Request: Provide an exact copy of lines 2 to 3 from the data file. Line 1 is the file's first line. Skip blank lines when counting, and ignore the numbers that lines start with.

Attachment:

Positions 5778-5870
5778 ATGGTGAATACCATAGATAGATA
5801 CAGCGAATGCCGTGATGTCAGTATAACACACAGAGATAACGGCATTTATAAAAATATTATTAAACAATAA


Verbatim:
5778 ATGGTGAATACCATAGATAGATA
5801 CAGCGAATGCCGTGATGTCAGTATAACACACAGAGATAACGGCATTTATAAAAATATTATTAAACAATAA